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Marta in tears as Sweden inflict penalty pain on Brazil

Marta in tears as Sweden inflict penalty pain on Brazil.PHOTO/AFP

Marta in tears as Sweden inflict penalty pain on Brazil.PHOTO/AFP

RIO DE JANEIRO, Brazil, Aug 17 – Sweden ended a disconsolate Marta’s dreams of guiding Brazil’s women to a first Olympic football gold medal Tuesday with a 4-3 penalty shoot-out win to set up a final with Germany on Friday.

Brazil had thrashed the Swedes 5-1 in the group stages just 10 days ago, but were held to a third consecutive 0-0 draw and, as in their quarter-final win over Australia, forced to go through the agony of penalties.

Unlike against the Aussies, five-time World Player of the Year Marta did convert from the spot, but was reduced to tears as her ambition of capping a glorious career by finally winning a major international title fell short of the final.

“There is no way to describe the feeling of frustration,” said Brazil coach Vadao.

 

Sweden's Emma Berglund consoles Brazil's Marta after Brazil lost 4-3 in a penalty shoot-out in their Olympic semi-final football match.PHOTO/AFP

Sweden’s Emma Berglund consoles Brazil’s Marta after Brazil lost 4-3 in a penalty shoot-out in their Olympic semi-final football match.PHOTO/AFP

Marta, who has played her club football in Sweden for the past four years, was consoled by the Swedish players, whilst a huge crowd in excess of 70,000 at the iconic Maracana stadium gave their defeated team a huge ovation.

Cristiane, the Olympics’ all-time top scorer, and Andressa saw spot-kicks saved by Hedvig Lindahl after neither side could score a goal in 120 minutes.

Lisa Dahlkvist converted the winning penalty to secure a place in the final and Sweden’s first women’s football Olympic medal.

Germany also avenged a group stage defeat in the other semi-final as goals from tournament top scorer Melanie Behringer and Sara Daebritz confined Canada to a 2-0 defeat and another battle for the bronze they won in London four years ago against Brazil in Sao Paolo on Friday.

Brazil’s women were playing for just the second time at the iconic Maracana and Vadao hopes the momentum built-up for the women’s version of the game in football-mad Brazil is not halted by the disappointment.

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“This is a glorious moment for women’s football. It is everybody’s dream to play here,” added Vadao.

“It is full of tradition. It is a cultural thing in Brazil, it is a symbol. Maracana means Brazil and Brazil means football. It is quite a moment and I am just sorry we didn’t make it to the final.”

 

By contrast, there was delight for Sweden coach Pia Sundhage, who now has the chance to win a third straight gold medal after leading the USA to victory in 2008 and 2012.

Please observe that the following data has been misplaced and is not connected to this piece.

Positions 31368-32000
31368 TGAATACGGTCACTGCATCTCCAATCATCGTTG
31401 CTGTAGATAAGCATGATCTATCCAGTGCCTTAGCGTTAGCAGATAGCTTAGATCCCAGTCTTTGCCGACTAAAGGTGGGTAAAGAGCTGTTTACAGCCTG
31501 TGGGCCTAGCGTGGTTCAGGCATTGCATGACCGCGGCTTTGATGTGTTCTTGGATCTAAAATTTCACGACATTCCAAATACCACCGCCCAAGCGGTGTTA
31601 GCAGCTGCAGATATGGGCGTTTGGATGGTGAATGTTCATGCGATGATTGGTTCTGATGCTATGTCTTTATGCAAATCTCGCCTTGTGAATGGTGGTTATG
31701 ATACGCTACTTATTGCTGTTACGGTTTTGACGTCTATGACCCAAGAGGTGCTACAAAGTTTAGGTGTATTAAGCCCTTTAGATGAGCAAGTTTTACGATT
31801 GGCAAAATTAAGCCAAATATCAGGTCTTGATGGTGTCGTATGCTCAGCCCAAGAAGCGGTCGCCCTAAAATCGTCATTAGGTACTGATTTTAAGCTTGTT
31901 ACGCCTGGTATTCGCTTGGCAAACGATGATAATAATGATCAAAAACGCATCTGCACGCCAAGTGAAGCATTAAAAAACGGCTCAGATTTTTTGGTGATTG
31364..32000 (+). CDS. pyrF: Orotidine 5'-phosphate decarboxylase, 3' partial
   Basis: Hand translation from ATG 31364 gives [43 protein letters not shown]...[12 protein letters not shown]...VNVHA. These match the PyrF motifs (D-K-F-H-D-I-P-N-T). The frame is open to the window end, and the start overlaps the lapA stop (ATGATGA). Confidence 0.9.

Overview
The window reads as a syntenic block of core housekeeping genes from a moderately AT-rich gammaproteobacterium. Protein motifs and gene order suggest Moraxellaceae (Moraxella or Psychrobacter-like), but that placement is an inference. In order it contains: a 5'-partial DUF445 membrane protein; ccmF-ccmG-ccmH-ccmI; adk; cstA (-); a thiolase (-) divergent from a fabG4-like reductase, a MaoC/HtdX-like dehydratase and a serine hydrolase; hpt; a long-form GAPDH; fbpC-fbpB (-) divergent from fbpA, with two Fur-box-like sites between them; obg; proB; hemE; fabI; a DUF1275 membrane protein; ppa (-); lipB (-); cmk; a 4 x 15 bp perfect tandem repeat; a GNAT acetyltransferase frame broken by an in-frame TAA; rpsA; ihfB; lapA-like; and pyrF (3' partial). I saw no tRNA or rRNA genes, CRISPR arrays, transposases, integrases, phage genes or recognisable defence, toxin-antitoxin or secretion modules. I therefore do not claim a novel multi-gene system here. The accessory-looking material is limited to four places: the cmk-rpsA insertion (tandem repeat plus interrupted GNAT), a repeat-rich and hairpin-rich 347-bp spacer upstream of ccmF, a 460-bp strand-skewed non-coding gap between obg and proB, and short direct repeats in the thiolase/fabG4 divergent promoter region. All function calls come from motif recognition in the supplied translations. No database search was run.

“It is very emotional. I have been in China and London in Olympic finals, but with a team everyone expected to do well.

 

Brazilian Andressa misses her penalty kick during the penalty shoot-out with Sweden.PHOTP/AFP

Brazilian Andressa misses her penalty kick during the penalty shoot-out with Sweden.PHOTP/AFP

“The road we have taken has been different, a wonderful trip with one or two upsets.”

Sweden’s hero Lindahl described the baking sun in Salvador during the Scandinavians’ shock quarter-final win over three-time defending gold medallists the United States on penalties as “her enemy”.

Lindahl suffers from vitiligo, a condition that causes patches of skin to lose their pigment, making the skin particularly sensitive in the sun.

And she was under fire in the Rio heat as a flurry of early Brazilian attacks peppered the Sweden goal.

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Lindahl even had to endure chants of “Zika” from the home fans, which had been previously reserved for outspoken USA ‘keeper Hope Solo.

Marta inspired the 5-1 thrashing of Sweden with two goals in the group stage, but despite their dominance the ball wouldn’t go in for the hosts as Marta, Beatriz and Debinha all came close.

Solo had castigated Sweden as “cowards” for their defensive display in the last eight, but that seemed to only strengthen the resolve of Sundhage’s women as they barely threatened the Brazilian goal.

“It is not for me to criticise the opponent, especially because their strategy worked and they had good results in both matches,” said Vadao graciously.

Vadao introduced Cristiane for extra-time despite doubts over her fitness after missing the quarter-final through injury.

That gamble backfired, though, as she couldn’t add to the 14 goals she has scored across four Games from the spot and, when Lindahl parried Andressa’s effort, Dahlkvist coolly slotted home to silence the Maracana.

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